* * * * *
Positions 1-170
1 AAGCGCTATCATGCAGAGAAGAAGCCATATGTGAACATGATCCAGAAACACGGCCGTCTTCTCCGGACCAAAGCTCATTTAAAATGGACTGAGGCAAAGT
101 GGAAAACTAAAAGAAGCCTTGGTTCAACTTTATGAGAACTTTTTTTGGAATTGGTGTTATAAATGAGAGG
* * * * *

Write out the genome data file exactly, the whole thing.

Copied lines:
Positions 1-170
1 AAGCGCTATCATGCAGAGAAGAAGCCATATGTGAACATGATCCAGAAACACGGCCGTCTTCTCCGGACCAAAGCTCATTTAAAATGGACTGAGGCAAAGT
101 GGAAAACTAAAAGAAGCCTTGGTTCAACTTTATGAGAACTTTTTTTGGAATTGGTGTTATAAATGAGAGG